A Good Student's 3-Step Guide to Studying

Although studying may seem like madness, there is a method to it. Here's one student's broken down in three steps.

As warmer weather approaches, there’s nothing like being shut inside with a textbook to herald impending exams. The flurry of flashcards and barraging begs for extra credit is the stuff nightmares are made of! Although studying may be madness, there is a method to it. Here’s mine:

1. Your page-staring needs repairing

Let this be abundantly clear: if your study method includes staring at a page, it needs to be revamped. No amount of time spent looking into the soul of the word “antimetabole” will help you differentiate it from “anthimeria” on a test. In order to effectively encode information into your memory, you need to interact with the material. Fortunately, there are plenty of ways to do this both electronically and by hand. Draw a chart, create flashcards with pictures, make acronyms, compose a song, hear the information spoken to you, or pretend you are giving a speech about the information and recite as much as you can from memory. It doesn’t really matter how you absorb the information as long as you are effortfully processing it.

2. Ma’s good old-fashioned recitation

As much as you don’t want to hear this next bit of advice, it really is a lifesaver. For subjects ranging from foreign languages to math to orchestra, repeated practice or rehearsal of information is a great way to nail down difficult or abstract topics. Cognitive psychologists have found that it is much easier to retain information repeated over a long period of time than information that is “brain dumped” in a short period of time (aka cramming). So, while rote memorization is often frowned upon as shallow learning, it is a good method to practice when trying to secure technicalities like spellings, vocabulary meanings, and even musical numbers. Be selective about the types of information you leave to be purely memorized, and try to break down larger topics into manageable pieces. Additionally, if you can, give yourself plenty of time to slowly commit individual pieces to memory.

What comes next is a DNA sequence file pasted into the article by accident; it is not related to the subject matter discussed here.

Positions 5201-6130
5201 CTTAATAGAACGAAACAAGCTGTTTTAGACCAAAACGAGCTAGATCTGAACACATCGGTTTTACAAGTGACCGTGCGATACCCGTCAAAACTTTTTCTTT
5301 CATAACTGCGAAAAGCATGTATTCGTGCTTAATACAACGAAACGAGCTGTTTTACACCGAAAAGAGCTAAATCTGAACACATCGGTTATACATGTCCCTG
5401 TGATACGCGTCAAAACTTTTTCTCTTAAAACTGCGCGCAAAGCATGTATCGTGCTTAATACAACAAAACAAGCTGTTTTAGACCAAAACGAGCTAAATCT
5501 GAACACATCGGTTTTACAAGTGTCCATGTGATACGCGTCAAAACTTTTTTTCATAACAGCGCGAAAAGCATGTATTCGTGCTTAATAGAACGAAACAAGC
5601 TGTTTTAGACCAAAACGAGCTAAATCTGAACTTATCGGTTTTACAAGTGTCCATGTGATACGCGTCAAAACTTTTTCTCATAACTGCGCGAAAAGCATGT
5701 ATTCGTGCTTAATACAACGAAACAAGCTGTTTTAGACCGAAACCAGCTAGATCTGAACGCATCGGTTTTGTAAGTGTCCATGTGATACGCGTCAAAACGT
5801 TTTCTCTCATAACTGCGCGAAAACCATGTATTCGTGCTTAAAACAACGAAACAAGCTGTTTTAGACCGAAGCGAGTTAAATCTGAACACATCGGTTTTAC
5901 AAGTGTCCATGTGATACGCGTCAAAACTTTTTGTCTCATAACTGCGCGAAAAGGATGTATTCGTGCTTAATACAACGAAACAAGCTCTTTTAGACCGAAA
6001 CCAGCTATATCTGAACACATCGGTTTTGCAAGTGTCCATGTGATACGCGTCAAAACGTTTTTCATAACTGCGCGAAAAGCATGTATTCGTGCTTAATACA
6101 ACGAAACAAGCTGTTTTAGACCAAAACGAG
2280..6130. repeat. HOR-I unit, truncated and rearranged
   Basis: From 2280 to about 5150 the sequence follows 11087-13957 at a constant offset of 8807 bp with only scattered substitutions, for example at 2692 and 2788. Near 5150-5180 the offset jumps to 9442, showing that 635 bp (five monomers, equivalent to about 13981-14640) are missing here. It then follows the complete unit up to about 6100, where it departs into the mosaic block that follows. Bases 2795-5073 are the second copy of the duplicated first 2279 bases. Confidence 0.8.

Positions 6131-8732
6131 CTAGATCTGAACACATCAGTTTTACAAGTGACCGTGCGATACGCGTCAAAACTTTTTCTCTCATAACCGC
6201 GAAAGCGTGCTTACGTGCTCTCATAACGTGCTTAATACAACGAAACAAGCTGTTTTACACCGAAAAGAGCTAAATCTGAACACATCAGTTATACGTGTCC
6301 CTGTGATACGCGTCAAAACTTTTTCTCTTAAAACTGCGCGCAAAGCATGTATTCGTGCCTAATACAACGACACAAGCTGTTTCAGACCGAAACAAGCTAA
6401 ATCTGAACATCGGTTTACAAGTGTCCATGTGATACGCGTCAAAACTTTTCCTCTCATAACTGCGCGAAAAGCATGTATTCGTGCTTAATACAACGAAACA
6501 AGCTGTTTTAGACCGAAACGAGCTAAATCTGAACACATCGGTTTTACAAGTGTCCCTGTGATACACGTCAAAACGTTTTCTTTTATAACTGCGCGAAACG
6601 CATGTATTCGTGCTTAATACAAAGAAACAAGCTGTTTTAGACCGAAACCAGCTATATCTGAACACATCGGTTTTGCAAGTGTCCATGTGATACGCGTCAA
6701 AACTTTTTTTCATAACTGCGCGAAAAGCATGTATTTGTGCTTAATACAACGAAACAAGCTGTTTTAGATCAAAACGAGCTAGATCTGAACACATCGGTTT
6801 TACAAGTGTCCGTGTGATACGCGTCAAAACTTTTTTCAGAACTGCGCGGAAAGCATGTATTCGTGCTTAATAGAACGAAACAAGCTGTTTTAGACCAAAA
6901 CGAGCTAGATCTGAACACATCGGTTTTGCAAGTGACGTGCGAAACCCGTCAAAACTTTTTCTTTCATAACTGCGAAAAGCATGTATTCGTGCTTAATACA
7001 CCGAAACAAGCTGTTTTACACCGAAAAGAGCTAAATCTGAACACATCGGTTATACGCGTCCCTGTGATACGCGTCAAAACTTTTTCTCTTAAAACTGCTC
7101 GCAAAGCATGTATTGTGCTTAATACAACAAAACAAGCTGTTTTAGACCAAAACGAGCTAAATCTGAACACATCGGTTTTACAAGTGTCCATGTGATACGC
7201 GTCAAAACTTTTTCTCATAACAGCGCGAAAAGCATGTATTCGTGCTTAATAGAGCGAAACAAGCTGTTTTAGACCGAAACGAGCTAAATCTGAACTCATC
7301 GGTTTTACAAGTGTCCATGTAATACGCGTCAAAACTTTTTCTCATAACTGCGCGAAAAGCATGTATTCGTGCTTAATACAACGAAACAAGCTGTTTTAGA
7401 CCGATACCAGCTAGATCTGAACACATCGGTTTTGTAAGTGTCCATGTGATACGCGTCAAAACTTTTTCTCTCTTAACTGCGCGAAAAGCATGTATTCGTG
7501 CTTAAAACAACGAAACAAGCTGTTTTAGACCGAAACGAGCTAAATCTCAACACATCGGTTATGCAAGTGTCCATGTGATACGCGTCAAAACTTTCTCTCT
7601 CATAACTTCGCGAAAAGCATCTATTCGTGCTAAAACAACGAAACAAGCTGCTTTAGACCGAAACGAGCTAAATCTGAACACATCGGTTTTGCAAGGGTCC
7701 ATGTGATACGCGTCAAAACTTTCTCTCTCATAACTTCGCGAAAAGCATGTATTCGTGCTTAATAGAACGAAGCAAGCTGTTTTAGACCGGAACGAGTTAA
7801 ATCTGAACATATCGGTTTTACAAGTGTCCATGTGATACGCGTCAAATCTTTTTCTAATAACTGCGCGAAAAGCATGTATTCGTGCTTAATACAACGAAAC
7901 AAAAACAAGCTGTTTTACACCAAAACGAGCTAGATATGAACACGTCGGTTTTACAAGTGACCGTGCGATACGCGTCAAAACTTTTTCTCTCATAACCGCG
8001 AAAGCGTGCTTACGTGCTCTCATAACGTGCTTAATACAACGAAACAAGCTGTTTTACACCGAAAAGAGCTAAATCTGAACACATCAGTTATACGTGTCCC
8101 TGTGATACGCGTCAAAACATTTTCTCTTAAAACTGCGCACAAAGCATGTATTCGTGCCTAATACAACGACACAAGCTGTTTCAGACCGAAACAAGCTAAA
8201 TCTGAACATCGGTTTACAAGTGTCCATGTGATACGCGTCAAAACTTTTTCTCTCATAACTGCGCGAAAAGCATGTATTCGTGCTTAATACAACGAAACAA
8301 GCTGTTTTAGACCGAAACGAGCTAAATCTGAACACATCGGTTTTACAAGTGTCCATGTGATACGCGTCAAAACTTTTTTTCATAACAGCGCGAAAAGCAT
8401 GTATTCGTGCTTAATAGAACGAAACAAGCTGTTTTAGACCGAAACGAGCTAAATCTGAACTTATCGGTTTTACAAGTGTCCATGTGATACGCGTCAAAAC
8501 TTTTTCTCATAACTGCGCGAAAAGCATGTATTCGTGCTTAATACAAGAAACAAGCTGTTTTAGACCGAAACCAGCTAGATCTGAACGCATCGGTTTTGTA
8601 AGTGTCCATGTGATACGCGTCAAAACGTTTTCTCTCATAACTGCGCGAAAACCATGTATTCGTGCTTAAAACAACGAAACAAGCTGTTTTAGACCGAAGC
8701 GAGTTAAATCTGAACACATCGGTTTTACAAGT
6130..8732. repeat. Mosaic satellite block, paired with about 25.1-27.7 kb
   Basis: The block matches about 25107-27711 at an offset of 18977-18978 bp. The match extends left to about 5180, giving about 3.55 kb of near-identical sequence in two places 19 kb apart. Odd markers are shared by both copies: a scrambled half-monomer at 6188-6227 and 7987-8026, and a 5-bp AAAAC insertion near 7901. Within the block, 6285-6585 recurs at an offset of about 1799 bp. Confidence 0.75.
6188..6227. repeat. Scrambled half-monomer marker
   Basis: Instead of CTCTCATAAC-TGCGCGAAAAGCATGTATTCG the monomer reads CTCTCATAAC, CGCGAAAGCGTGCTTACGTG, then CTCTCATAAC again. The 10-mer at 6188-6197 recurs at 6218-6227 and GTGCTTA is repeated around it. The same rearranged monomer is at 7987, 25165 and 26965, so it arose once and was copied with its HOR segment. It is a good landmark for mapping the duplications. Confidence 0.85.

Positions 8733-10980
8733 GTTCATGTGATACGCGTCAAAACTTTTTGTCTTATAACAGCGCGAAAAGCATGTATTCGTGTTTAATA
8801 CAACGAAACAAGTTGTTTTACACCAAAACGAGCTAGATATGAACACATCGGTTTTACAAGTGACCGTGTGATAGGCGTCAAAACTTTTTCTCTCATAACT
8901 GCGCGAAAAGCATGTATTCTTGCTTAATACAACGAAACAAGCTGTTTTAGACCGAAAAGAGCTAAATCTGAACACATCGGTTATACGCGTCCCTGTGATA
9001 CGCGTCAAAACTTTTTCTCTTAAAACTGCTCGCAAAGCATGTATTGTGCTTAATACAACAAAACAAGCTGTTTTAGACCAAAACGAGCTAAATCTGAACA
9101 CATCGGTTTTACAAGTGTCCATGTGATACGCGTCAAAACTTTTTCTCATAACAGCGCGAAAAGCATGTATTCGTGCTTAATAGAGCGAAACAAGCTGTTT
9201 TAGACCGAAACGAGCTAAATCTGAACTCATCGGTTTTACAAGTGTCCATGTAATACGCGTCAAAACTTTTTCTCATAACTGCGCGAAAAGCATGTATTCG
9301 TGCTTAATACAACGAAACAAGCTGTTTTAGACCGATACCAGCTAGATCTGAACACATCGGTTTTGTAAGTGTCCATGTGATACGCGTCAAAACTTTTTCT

3. Life-saving resources for the 11th (or 12th) hour

Oh, high school student, why do you still assume that you can teach yourself the entire pre-calculus curriculum in one evening? As much as the real world would retract their sympathy in a hot a2 + b2 = cminute, we masters of the late night know what it’s like to feel wholly unprepared the night before an exam. That’s why we’ve put together a quick last-resort list of resources that can help you absorb a lot of information in a very, very short amount of time. The first, and perhaps best, is Quizlet. By eliminating the need for pens and note cards and cutting work time in half, Quizlet’s online flashcard system is not only very simple to operate, but allows you to auto-define terms and upload pictures. Whether you generate your own flashcard set or search a bank of pre-existing ones, you can then choose to study the information in different modes like speller, matching, or fill-in-the-blank. The site even generates a test for you out of the information you’ve inputted.

Related: So You Think You Can Study?

Writing a conclusion here would only be wasting your precious study time, so I’ll be concise: good luck!

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About Molly Weisner

Molly is a high school senior who loves all things French and Shakespeare. After four years of writing for her school paper, she has cultivated a passion for journalism that she is excited to expand to the collegiate and professional level. Besides writing, Molly enjoys babysitting, helping at her mother's art studio, and finding new, increasingly eclectic coffee shops in her hometown. She loves being surrounded by fellow bright students and can't wait to share her experience with the CollegeXpress community.


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